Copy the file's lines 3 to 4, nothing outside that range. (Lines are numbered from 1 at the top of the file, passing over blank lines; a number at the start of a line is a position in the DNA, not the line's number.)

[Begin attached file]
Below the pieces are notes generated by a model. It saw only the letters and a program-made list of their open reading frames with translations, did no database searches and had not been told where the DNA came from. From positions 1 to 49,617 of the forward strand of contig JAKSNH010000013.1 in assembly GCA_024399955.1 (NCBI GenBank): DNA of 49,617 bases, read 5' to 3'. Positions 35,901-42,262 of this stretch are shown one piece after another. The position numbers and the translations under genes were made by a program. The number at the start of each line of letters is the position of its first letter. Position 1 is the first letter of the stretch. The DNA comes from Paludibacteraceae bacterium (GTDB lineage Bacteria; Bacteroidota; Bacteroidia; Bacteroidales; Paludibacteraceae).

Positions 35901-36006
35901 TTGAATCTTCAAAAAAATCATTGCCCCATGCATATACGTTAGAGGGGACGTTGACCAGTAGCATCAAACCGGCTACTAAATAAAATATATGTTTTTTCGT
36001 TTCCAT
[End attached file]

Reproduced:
35901 TTGAATCTTCAAAAAAATCATTGCCCCATGCATATACGTTAGAGGGGACGTTGACCAGTAGCATCAAACCGGCTACTAAATAAAATATATGTTTTTTCGT
36001 TTCCAT